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food odyssey

Smoked Salmon on a Cedar PlankApr 20, 2010

Smoked Salmon on a Cedar Plank

The Classics
I love good food and had been fortunate enough to have indulged in some really good food. There are many tried-and-true classics out there that survived the test of discriminating generations. It doesn't have to be haute cuisine. In fact many classics are borne from humble beginnings in a modest kitchen from a fishing village or a farm.

A Class All Its Own
Smoked salmon, being a traditional Eskimo (or Inuit) staple falls within this totem pole rankiing. But there is nothing modest about the taste of smoked salmon on a cedar plank. No, it's not your average salmon dish. It's a universe unto its own that catapults the common salmon high into the stratosphere. I'm not kidding. My first one in Toronto blew me away. In the realm of blow-your-doors-off food, this one takes the cake.

Sourcing the Ingredients
In Canada where salmon and a dome grill are relatively affordable and cedar planks could be had for 99 cents, it wasn't too challenging to prepare one. And speaking of dome grills, nothing beats the Weber Grill...nothing!

It's a bit challenging though in the Philippines. Salmon can be had for about P480/K (it's not cheap!) and yes, a Weber Grill can be purchased at True Value Hardware (P~4200) but I haven't seen lemon powder or a cedar plank. I've seen a hichory plank, but that's not the same. Perhaps a substitute would be the same wood locally used to make tinapa...dunno.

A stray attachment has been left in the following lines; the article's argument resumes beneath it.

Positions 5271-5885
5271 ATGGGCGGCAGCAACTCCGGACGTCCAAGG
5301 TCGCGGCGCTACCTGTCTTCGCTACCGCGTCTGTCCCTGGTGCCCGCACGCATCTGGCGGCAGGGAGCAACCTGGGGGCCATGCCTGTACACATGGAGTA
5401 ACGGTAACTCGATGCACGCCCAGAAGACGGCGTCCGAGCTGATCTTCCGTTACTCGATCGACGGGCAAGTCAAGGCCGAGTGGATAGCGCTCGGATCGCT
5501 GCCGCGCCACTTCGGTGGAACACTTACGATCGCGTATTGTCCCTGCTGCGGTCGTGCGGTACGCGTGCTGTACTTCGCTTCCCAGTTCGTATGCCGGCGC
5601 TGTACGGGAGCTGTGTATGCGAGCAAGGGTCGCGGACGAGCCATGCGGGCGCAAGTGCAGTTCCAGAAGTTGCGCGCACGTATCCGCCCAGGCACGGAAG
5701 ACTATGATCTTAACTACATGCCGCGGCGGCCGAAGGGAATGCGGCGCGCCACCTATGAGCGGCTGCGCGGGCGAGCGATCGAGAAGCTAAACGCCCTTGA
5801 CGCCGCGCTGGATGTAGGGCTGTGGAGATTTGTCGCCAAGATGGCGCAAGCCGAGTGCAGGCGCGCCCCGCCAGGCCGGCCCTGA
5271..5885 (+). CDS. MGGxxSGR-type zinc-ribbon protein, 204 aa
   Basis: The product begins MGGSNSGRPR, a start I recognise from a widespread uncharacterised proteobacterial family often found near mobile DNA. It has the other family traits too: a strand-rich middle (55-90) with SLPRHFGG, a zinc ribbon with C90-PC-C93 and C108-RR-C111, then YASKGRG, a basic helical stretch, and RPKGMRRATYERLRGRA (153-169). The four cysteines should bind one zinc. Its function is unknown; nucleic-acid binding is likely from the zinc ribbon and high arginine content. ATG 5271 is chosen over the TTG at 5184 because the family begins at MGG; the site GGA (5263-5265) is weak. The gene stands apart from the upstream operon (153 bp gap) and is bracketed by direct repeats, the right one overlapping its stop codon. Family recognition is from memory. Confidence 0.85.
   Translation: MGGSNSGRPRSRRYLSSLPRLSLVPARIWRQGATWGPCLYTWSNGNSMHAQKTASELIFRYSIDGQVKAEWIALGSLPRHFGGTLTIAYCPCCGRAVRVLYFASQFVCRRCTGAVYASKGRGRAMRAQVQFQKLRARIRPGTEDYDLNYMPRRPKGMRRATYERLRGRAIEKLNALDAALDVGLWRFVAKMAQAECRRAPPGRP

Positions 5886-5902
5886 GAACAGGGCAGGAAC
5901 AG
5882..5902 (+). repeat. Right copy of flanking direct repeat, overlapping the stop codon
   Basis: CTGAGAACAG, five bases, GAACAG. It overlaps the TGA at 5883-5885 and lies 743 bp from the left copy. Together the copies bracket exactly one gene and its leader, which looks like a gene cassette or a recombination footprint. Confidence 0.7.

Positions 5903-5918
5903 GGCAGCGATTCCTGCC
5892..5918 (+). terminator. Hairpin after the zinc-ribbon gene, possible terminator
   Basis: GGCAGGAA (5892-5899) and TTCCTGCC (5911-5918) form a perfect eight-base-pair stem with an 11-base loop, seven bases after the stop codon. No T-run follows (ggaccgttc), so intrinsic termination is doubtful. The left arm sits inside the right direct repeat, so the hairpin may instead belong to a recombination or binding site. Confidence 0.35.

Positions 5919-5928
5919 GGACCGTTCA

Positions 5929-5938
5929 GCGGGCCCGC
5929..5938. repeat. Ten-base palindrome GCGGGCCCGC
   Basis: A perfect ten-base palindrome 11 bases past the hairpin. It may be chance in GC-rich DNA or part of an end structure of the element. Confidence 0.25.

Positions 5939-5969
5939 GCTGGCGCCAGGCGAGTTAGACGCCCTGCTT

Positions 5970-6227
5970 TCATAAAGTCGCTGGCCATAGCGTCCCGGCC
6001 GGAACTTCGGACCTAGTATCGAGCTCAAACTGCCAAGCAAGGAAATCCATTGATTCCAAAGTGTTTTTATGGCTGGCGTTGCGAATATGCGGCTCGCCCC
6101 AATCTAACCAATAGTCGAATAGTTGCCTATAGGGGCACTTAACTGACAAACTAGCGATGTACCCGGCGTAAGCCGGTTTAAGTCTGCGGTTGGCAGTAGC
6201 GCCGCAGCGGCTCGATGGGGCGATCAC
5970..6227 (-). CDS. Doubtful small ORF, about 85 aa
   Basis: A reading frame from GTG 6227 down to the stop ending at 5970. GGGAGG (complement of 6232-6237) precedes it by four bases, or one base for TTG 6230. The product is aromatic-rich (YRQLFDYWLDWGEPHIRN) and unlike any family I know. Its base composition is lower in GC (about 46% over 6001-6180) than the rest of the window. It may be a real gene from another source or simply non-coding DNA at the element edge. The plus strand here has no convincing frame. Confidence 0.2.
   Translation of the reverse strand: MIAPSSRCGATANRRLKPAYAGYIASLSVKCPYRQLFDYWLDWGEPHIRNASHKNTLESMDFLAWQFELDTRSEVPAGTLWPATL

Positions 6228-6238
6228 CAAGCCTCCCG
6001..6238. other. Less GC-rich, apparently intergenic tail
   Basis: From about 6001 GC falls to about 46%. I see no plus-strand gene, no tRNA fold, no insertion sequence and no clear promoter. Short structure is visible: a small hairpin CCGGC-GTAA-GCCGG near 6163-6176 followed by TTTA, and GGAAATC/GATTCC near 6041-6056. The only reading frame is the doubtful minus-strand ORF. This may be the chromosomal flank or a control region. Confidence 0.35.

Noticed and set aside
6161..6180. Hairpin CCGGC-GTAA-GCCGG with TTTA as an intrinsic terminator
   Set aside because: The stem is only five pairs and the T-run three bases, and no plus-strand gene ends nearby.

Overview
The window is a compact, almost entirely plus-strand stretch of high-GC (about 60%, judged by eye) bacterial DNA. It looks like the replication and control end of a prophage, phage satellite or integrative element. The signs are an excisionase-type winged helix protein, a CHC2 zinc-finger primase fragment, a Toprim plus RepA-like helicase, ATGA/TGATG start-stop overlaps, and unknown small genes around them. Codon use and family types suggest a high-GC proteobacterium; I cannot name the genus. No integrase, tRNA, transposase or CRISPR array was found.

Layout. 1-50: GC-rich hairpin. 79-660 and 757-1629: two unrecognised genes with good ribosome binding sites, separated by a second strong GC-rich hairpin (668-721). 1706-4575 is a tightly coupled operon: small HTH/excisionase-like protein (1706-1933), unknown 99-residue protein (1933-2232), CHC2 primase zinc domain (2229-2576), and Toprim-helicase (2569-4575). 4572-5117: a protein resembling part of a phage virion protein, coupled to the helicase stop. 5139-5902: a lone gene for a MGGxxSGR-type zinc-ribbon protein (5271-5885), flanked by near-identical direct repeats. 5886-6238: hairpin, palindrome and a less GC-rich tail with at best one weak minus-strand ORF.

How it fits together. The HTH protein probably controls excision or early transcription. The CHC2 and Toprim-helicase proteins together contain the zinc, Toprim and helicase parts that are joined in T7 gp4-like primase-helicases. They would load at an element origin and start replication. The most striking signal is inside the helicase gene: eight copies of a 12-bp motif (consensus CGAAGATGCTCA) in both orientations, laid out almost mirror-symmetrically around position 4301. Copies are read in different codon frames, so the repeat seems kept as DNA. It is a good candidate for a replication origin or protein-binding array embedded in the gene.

The Secret
Now that I'm in the Philippines, I thought smoke salmon would be a distant memory. But a few good things happened. You know this movie, The Secret? That if you want something bad enough, you're actually allowing the universe to conspire to make it happen? Well, the universe did conspire. My Mom shipped me a few cedar planks from Toronto and Char got herself a Weber dome grill. How cool is that?

Well, if you happen to get all the ingredients, here's how I do it.

Ingredients: (serving for 4)
  • 1 kilo salmon
  • lemon powder (very hard to get in Manila...maybe Sãntis)
  • olive oil (for the salmon...not necessarily extra virgin...since you're cooking with it)
  • regular cooking oil (for the plank)
  • cedar plank (in the Philippines, good luck!)
  • Weber grill
  • soak the cedar plank in water for a day
  • strain plank and rub with oil (to keep the liquid from evaporating)
  • rub oil and lemon powder on salmon
  • fire up the grill
  • when heat is adequate, put the plank on the grill (not on the charcoal)
  • when it starts smoking, put the salmon on the cedar plank, skin-side down
  • cover the grill with the dome and check for doneness after 30 minutes
  • DO NOT overcook. Salmon has to remain juicy
  • Bon Appetite!

The Good Life
Smoked salmon is an occasion. We would steal lazy Sunday afternoons doing an alfresco picnic (usually at the UP Campus ground), with smoked salmon on the main serving plate...with chilled dry white wine, Louie Armstrong music, salad (bruschetta is best!) or roasted veggies, good conversation, or if with others, good company.

--- TheLoneRider

  • smoked salmon goes very well with dry white wine and bruschetta
  • if you're smoking just salmon belly strips, check for doneness after 15 minutes
  • you can still reuse the same plank if there's some left, but the aroma will not be as good as a first time use
  • enjoy the salmon while it's hot (when it gets cold, the moment is's just plain salmon)
  • oily fish is the best fish for smoking. Locally, the Piñahon and Mackerel are ideal
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Reader Comments:

(April 21, 2010) yummy! can practically smell it..

(Apr 20, 2010) I can still smell and taste the yummy salmon. You're going to WOW Dumaguetanians with your salmon. It's going to be a hit...ampunin ka na nila dyan for good!

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